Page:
The best-of-seven semifinal series between the Petron Blaze Boosters and the Talk ‘N Text Tropang Texters has been intense, and it has come as no surprise to longtime PBA fans. A lot of it has to do with the on-court rivalry between the two teams; Talk ‘N Text defeated the franchise then know as San Miguel in last season’s Philippine Cup, while the Boosters avenged the loss to the Texters in the Governors’ Cup finals — a win that InterAKTV readers voted as 2011′s Win of the Year.
But the rivalry between the two teams goes beyond the basketball court. Petron and Talk ‘N Text are the flagship basketball franchises of two of the largest conglomerates in the country, and their basketball rivalry has become a proxy war in the rivalry of two of the most influential businessmen in the Philippines: San Miguel Corporation president Ramon S. Ang and PLDT chairman Manuel V. Pangilinan.
(Full disclosure: InterAKTV is part of InterAksyon.com, the online news portal of TV5, which is chaired by Pangilinan.)
The Philippine Daily Inquirer has branded the two men “corporate frenemies,” owing to their complex relationship as allies and rivals. The supposed rivalry between the two tycoons heated up in 2009, when San Miguel and PLDT were involved in a tug-of-war for control of Meralco. Ang had looked well on his way toward completing a takeover bid of the power utility, before Pangilinan threw a lifeline to the Lopez family, which controlled Meralco. The move prevented Ang from taking control of the company and allowed Pangilinan to take over. Ang was elected vice chairman of Meralco, but Pangilinan runs the company as president and chief executive officer.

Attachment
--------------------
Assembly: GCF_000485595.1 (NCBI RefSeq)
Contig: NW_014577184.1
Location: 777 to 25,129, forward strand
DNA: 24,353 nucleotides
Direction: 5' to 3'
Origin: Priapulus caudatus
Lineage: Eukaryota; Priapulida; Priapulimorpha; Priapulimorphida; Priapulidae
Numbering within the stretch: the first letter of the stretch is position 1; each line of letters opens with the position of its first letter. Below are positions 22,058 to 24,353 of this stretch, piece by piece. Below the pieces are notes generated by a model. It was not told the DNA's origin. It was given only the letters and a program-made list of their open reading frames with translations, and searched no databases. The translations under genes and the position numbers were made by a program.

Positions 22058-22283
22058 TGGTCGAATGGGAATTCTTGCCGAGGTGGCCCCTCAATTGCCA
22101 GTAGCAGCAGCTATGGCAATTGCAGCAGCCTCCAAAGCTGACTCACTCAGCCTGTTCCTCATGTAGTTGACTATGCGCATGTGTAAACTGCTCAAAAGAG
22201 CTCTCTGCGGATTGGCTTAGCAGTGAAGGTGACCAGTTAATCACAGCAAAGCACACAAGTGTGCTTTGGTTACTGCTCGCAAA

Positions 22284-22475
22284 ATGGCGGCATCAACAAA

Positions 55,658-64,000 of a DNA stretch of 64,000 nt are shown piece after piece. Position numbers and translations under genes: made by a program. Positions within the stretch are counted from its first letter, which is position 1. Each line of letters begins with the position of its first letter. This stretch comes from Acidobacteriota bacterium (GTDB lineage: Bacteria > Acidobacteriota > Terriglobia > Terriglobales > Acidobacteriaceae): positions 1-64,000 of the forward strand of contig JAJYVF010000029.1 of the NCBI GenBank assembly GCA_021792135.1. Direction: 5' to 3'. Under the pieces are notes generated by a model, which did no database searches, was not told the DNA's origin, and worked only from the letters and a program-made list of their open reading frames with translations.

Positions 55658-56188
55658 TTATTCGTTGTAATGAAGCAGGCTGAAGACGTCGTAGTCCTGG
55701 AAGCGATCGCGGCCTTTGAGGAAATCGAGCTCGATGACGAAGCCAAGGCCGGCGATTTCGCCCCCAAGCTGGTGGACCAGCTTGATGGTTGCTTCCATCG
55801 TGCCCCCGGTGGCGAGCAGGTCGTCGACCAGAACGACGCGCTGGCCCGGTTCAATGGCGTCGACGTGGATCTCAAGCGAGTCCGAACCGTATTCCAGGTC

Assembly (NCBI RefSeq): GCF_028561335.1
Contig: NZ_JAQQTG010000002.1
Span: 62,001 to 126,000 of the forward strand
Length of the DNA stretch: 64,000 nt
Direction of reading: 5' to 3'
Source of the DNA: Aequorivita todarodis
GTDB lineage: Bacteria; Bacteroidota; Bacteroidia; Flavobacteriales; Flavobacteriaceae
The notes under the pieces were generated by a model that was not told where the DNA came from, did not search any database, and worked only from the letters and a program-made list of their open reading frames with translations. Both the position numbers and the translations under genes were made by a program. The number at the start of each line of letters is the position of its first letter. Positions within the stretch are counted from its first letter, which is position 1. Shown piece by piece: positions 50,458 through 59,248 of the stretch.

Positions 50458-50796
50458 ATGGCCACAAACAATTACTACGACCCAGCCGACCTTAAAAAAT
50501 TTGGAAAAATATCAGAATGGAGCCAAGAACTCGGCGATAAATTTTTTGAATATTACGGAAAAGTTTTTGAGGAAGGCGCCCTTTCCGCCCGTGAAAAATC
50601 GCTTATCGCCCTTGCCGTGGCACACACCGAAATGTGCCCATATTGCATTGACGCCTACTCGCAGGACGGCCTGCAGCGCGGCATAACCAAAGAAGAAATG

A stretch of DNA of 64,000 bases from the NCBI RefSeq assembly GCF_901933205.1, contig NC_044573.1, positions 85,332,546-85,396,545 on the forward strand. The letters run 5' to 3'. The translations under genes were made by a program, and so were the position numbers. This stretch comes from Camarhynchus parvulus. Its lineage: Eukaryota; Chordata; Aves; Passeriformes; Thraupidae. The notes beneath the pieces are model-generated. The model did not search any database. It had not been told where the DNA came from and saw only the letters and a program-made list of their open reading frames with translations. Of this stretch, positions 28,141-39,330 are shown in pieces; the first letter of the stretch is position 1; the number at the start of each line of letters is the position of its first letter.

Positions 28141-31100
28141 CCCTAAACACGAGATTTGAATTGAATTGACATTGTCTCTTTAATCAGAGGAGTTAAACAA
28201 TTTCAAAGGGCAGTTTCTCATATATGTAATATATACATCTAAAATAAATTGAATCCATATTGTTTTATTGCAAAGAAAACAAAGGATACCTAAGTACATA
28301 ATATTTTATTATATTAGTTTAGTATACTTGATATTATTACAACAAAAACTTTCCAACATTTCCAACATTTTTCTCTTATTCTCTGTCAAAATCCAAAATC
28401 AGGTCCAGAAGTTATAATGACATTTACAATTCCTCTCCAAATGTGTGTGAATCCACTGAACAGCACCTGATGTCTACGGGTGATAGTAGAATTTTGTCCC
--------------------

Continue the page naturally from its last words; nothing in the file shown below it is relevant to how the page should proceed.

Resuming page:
But while the Meralco saga was the most highly-publicized tiff between the two executives, it wasn’t the first, and it certainly wouldn’t be the last.
The paths of the Ramon Ang and Manny Pangilinan could have crossed as early as 1996, when Pangilinan was bidding to buy the San Miguel Corporation, while Ang was managing the businesses of his principal, Danding Cojuangco, whose shares in San Miguel were in dispute with the Philippine government. There was talk that Pangilinan had been trying to get approval from Cojuangco to purchase the giant food conglomerate, but was rebuffed. Pangilinan made another bid in 1998, but later that year, Cojuangco returned to the boardroom, and took Ang with him. Cojuangco elected himself chairman of SMC, while Ang became vice-chairman and later, president and chief operating officer.